Rachel Carson

Rachel Louise Carson (May 27, 1907 – April 14, 1964) was an American marine biologist, author, and conservationist whose influential book Silent Spring (1962) and other writings are credited with advancing the global environmental movement.

Carson began her career as an aquatic biologist in the U.S. Bureau of Fisheries, and became a full-time nature writer in the 1950s. Her widely praised 1951 bestseller The Sea Around Us won her a U.S. National Book Award, recognition as a gifted writer and financial security. Her next book, The Edge of the Sea, and the reissued version of her first book, Under the Sea Wind, were also bestsellers. This sea trilogy explores the whole of ocean life from the shores to the depths.

Late in the 1950s, Carson turned her attention to conservation, especially some problems she believed were caused by synthetic pesticides. The result was the book Silent Spring (1962), which brought environmental concerns to an unprecedented share of the American people. Although Silent Spring was met with fierce opposition by chemical companies, it spurred a reversal in national pesticide policy, which led to a nationwide ban on DDT and other pesticides. It also inspired a grassroots environmental movement that led to the creation of the U.S. Environmental Protection Agency. Carson was posthumously awarded the Presidential Medal of Freedom by President Jimmy Carter.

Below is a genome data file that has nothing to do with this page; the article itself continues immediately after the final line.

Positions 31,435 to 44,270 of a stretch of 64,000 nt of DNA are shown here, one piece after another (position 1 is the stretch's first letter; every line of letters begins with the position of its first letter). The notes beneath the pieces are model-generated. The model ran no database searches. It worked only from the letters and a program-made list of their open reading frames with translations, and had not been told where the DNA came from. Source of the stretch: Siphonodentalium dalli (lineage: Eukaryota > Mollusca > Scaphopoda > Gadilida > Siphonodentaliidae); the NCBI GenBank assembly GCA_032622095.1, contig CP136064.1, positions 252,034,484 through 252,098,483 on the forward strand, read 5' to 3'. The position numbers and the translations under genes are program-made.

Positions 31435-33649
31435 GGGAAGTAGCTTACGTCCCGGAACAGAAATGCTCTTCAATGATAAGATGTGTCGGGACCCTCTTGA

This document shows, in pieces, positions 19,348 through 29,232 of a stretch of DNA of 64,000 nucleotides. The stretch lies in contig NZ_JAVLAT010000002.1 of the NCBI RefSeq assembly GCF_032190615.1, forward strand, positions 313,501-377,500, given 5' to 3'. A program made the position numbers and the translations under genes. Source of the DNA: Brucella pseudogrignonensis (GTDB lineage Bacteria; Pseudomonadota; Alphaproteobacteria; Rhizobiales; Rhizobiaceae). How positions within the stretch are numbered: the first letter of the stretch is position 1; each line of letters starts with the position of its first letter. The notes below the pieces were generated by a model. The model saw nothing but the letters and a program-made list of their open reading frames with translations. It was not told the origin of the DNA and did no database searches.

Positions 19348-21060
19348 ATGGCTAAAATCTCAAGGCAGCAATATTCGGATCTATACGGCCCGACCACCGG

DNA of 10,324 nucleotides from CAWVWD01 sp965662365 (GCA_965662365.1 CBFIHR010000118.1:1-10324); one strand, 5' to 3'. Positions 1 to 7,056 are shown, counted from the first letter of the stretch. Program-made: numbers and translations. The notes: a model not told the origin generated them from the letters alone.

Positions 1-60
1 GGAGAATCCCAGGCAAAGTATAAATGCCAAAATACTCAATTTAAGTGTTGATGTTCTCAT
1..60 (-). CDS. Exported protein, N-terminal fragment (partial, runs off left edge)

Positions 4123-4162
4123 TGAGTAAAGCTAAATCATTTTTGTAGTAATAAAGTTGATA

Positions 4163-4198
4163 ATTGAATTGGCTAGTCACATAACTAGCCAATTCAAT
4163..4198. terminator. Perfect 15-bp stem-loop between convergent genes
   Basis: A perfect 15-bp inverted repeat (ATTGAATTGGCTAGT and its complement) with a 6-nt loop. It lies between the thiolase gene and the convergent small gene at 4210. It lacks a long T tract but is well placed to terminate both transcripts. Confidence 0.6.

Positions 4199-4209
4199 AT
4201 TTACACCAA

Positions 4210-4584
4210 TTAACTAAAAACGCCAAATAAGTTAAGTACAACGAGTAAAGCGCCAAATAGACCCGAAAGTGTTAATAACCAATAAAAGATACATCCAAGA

Silent Spring

In 1962, science writer Rachel Carson sounded a terrifying alarm. In the wake of World War II, the seemingly boundless power of science usurped all environmental concerns, causing scientific advancement to devolve into environmental degradation. As a result, a new industry of highly damaging and incredibly lucrative manufactured insecticides filled the earth, infecting waterways, soil, crops, animals, and human beings in an interwoven spiral of ecological danger. Amid backlash from government and industry leaders, Carson’s paradigm-shifting work Silent Spring shook readers from complacency and inspired a generation that would (hopefully) fall far from the chemical-ridden tree.

Bio information sourced from Wikipedia